In 2018, the National Universities Commission (NUC) approved the commencement of undergraduate degree programmes at the Nigerian Maritime University in Okerenkoko, Delta State. President Buhari approved a 5 billion Naira take-off grant to support this university, which happens to be situated in the great Gbaramatu Kingdom. The University currently has students spread across 13 undergraduate programmes in three Faculties, namely: Transport, Engineering and Environmental Management.

In terms of addressing concerns around public safety and social security in the region, while ensuring peace and stability in the region, the administration has, among other things, sustained its commitment to the Presidential Amnesty Programme under which youths and ex-agitators are engaged in formal education, vocational skills acquisition and empowerment programmes that offer a pathway towards productive and dignified livelihoods.

The cumulative effect of all these measures are certain to have a positively transformational impact on the Niger Delta and on the future of our nation as a whole. This path of progress and prosperity is one that we will pave by maintaining the partnerships between the administration, the leaders of the region and the communities.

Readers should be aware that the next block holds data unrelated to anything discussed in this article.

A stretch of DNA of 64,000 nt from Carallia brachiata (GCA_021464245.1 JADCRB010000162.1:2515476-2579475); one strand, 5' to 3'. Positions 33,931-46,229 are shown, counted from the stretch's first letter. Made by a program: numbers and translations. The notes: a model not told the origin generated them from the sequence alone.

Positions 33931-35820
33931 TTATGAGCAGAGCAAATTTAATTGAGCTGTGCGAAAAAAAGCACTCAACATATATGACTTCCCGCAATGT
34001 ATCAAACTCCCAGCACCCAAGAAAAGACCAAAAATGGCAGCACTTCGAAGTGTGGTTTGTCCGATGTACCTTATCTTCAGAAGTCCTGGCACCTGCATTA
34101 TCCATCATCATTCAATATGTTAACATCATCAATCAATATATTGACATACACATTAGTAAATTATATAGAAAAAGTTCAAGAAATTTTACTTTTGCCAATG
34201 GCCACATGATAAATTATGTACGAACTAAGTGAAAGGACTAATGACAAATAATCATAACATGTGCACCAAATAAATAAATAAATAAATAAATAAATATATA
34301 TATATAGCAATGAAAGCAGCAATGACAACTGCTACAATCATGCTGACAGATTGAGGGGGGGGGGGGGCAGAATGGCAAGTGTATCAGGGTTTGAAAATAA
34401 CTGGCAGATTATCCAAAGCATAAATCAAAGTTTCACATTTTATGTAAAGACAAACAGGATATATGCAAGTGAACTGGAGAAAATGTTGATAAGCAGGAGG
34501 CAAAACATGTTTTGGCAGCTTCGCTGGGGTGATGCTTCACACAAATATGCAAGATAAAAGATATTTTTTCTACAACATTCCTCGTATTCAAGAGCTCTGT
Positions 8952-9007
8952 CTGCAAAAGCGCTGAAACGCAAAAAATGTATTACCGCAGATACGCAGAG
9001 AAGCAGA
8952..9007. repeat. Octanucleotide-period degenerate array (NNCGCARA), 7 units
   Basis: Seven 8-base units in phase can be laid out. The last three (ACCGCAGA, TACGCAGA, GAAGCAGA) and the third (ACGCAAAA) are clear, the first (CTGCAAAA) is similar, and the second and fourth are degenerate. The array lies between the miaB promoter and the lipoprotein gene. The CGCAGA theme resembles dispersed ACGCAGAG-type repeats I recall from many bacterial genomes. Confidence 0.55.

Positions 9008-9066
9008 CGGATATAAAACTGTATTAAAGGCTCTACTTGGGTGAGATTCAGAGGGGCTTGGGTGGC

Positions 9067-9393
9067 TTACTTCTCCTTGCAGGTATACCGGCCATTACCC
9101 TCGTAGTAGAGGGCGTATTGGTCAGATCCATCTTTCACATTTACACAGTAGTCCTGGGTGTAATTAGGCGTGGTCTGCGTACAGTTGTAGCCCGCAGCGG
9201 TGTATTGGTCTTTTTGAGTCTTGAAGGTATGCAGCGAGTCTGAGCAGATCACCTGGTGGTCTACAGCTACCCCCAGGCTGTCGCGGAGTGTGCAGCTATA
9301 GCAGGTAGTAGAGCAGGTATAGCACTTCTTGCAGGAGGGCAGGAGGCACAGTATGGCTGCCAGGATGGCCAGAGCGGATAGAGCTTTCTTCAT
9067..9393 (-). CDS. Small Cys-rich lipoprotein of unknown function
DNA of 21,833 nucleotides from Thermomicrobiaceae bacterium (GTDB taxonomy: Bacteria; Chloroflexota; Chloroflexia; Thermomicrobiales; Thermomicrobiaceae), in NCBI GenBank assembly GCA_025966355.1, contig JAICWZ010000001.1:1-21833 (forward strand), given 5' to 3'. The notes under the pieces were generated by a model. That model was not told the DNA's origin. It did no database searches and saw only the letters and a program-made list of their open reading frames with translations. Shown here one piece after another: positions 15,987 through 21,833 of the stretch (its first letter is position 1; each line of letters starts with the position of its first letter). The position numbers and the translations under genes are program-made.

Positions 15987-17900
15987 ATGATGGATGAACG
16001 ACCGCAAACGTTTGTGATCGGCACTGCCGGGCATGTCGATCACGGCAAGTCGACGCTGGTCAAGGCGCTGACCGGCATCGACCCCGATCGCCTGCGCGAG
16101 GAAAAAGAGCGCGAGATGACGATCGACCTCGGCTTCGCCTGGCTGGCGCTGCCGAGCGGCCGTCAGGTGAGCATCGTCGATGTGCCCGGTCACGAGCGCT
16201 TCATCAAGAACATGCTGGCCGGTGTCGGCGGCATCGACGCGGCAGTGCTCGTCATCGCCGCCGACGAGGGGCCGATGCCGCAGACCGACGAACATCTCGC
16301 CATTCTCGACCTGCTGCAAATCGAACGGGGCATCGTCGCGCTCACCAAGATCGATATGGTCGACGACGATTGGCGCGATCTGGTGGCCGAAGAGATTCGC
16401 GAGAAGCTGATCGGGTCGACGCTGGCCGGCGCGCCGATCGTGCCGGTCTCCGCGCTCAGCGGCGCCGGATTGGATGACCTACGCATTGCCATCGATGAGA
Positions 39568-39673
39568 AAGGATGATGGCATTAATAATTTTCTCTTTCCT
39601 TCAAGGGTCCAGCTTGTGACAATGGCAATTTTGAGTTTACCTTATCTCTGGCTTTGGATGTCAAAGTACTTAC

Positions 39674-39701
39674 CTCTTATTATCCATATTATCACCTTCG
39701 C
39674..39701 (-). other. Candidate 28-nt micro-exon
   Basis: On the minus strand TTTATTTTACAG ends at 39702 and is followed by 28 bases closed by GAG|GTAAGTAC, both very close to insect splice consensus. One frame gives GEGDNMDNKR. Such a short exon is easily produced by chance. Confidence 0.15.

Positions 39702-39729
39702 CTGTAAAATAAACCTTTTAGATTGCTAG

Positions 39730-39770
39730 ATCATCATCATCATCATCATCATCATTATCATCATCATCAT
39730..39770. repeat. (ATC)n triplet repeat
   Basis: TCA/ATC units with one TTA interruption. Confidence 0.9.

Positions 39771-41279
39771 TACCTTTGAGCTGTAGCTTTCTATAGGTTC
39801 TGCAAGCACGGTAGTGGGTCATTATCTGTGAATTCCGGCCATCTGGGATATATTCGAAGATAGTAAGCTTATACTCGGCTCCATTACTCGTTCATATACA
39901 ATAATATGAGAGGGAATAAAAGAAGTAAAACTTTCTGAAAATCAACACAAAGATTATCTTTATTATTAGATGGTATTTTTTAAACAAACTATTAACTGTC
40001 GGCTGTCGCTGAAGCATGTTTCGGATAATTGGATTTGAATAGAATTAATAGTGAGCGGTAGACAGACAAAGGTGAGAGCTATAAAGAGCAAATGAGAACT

I would like to commend the Gbaramatu Voice for organizing this forum and for being one of the agents of change working for sustainable peace and progress in the Niger Delta.

I am told that the publishers of GbaramatuVoice Newspaper, will also use this event to launch a Media Institute and Resource Centre for Niger Delta studies that will be located in the region. The Centre, as I have been informed, would “provide a platform where young graduates would be trained on different media skills for self-reliance, while providing a space for research into finding sustainable solutions to challenges within the region.” This is commendable and I hope it would, in the future, become a reference point for critical studies focused on developing the region.

On our part, this administration is determined to see through to completion all the critical projects that we have embarked upon in the region. Indeed, we are committed to doing so confident in the knowledge that what we do for the benefit of the Niger Delta redounds to the benefit of the entire nation at large.

Thank you and God bless.